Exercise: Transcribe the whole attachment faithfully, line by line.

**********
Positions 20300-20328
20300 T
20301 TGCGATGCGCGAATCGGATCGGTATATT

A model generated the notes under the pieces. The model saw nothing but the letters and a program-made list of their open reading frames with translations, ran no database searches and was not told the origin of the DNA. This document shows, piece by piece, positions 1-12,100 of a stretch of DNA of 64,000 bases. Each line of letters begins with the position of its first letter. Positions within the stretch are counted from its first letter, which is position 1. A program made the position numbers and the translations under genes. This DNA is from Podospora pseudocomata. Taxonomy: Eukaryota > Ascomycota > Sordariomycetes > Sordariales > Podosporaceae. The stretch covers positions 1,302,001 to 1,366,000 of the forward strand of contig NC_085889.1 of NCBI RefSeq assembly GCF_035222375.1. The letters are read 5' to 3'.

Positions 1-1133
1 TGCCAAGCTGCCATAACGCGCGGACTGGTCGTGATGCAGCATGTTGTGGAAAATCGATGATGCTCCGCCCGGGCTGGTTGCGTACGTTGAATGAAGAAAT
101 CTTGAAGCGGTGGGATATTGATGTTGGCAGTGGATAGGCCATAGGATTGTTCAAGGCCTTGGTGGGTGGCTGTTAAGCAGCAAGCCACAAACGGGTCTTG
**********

Positions 20300-20328
20300 T
20301 TGCGATGCGCGAATCGGATCGGTATATT

A model generated the notes under the pieces. The model saw nothing but the letters and a program-made list of their open reading frames with translations, ran no database searches and was not told the origin of the DNA. This document shows, piece by piece, positions 1-12,100 of a stretch of DNA of 64,000 bases. Each line of letters begins with the position of its first letter. Positions within the stretch are counted from its first letter, which is position 1. A program made the position numbers and the translations under genes. This DNA is from Podospora pseudocomata. Taxonomy: Eukaryota > Ascomycota > Sordariomycetes > Sordariales > Podosporaceae. The stretch covers positions 1,302,001 to 1,366,000 of the forward strand of contig NC_085889.1 of NCBI RefSeq assembly GCF_035222375.1. The letters are read 5' to 3'.

Positions 1-1133
1 TGCCAAGCTGCCATAACGCGCGGACTGGTCGTGATGCAGCATGTTGTGGAAAATCGATGATGCTCCGCCCGGGCTGGTTGCGTACGTTGAATGAAGAAAT
101 CTTGAAGCGGTGGGATATTGATGTTGGCAGTGGATAGGCCATAGGATTGTTCAAGGCCTTGGTGGGTGGCTGTTAAGCAGCAAGCCACAAACGGGTCTTG